I am so excited to have Debra Gwartney, author of the wonderful memoir, Live Through This: A Mother’s Memoir of Runaway Daughters and Reclaimed Love, here at Mother Words today.
I first read Gwartney’s writing just over a year ago when her essay, “The Long Way Home,” appeared in The New York Times’ Modern Love column. I’m always thrilled to hear about a wonderful mother writer, so I added Live Through This to my reading list. But then, as you know sometimes happens with me, I got busy with teaching and revising and my girls. A year passed.
When I opened her book this summer, I didn’t want to put it down. I was reading it while we were up north over the 4th, and I kept trying to sneak away from the chaos of the cabin so I could finish it. (I was asked for something to eat or drink at least five times while I was closing in on the last pages. Is there anything more annoying than that?)
When I finally was able to finish Gwartney’s memoir, I had tears in my eyes. In parts, the memoir is heartbreaking and terrifying, but it’s also beautifully written—a testament to the power of love and the necessity of forgiveness.
After a contentious divorce, Gwartney moves with her four daughters across the country to Eugene, Oregon. But the upheaval is too much for her older daughters, Amanda and Stephanie, who begin to rebel, skipping school and staying out all night. Then, when Stephanie is fourteen and Amanda is sixteen, the girls hop on a freight train and leave home for good.
There is so much I’d like to say about this book, which was chosen as a finalist for the 2009 National Book Critics Circle Award, but I don’t want to take more time away from the interview. So without further ado, I’d like to welcome Debra Gwartney to Mother Words:
KH: Debra, I think this is a tremendously brave book. You don’t sugarcoat anything and most of the blame—though your ex-husband gets some of it, certainly—is directed at yourself. I’m wondering how it felt to expose yourself in this way, to examine your actions and reactions and take responsibility for them.
DG: The early drafts of the book included most of the scenes that appear in the final version—the circumstances, the characters, the unfolding of action. Those aspects were established from the beginning. But what challenged me nearly to defeat, draft after grueling draft for eight years, was understanding the dynamic, the “why” of the situation my family was caught in. I wrote many revisions, then gave those pages to trusted readers only to hear, “you’re still coming off as a victim.” I knew I couldn’t let the manuscript go until I’d scrubbed out as much of the “victim” as possible. The reader is not interested in self-pity or in self-loathing, but instead in agency, and it was agency that I wanted to get to the heart of. As best I could. So, yes, it was definitely difficult to revisit the past—not just once or twice, but dozens of times, and each time with the intention of establishing my role in what went wrong among us. Some days I’d have to circle my computer for an hour or more, folding laundry, baking a loaf of banana bread, balancing my checkbook or whatever, all the while easing myself toward the keyboard. Sometimes I’d do the hokey thing of pretending I was putting on a big, thick cloak that made me impervious to the sorrow or pain of the past before I sat down to write. I never once thought that I should try to be brave or to write a brave book. I was just trying to be honest with myself. The fact that you call it brave is humbling and gratifying indeed.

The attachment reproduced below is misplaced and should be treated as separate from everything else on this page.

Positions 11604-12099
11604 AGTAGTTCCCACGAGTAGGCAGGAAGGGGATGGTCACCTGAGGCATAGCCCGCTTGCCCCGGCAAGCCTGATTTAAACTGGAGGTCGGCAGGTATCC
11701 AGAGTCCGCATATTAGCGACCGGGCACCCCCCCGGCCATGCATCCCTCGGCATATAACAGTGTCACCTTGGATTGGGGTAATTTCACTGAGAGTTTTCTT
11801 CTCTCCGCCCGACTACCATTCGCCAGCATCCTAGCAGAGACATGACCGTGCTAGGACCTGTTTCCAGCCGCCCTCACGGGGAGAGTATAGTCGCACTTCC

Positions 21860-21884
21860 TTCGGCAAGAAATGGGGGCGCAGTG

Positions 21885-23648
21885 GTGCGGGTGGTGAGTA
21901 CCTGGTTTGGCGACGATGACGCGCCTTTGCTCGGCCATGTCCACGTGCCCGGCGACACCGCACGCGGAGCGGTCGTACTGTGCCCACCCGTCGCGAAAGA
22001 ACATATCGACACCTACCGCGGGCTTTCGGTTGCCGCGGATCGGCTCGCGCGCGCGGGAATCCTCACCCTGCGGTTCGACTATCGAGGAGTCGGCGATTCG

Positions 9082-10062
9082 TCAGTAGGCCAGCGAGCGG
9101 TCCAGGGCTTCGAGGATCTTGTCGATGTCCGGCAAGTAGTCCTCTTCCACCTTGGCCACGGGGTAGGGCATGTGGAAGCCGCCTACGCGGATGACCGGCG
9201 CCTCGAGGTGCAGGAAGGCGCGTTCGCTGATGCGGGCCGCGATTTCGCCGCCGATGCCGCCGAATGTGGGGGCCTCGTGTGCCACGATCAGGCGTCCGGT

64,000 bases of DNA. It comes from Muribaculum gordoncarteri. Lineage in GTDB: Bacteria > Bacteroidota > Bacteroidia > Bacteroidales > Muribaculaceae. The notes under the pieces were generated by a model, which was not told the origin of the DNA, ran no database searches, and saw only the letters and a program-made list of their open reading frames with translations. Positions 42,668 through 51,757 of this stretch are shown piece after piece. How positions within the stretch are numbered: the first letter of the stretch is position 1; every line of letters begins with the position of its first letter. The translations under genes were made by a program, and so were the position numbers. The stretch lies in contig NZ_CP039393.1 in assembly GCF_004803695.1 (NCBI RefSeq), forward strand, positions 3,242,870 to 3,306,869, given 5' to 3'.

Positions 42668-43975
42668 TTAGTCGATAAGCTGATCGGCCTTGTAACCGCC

KH: In the introduction to your memoir, you write, “I’d like to be one of those women who can confront the past’s reminders […] with nothing but compassion. But apparently, I’m not there yet. Something tangled and sore remains unsolved in me. After years of trying to decode and dissect our history, of picking over episodes with my daughter (a fight over a concert, a note found under one of their beds, the nights and nights and nights they didn’t come home), and crawling through the muck again to discover the origins and escalations of our troubles, I want to move on. I want to forgive—Amanda, Stephanie, myself, the times we lived in—so we can stop looking backward.” Memoir writing is so much about looking back and making sense of the lives we’ve lived and times we’ve lived through, and writing memoir—for me, anyway—affects my relationship with this past. I’m wondering if that was the case for you. How did writing this book affect (if it did) your relationship with this time in your life and your daughters’ lives? Did writing this story help you stop looking backward?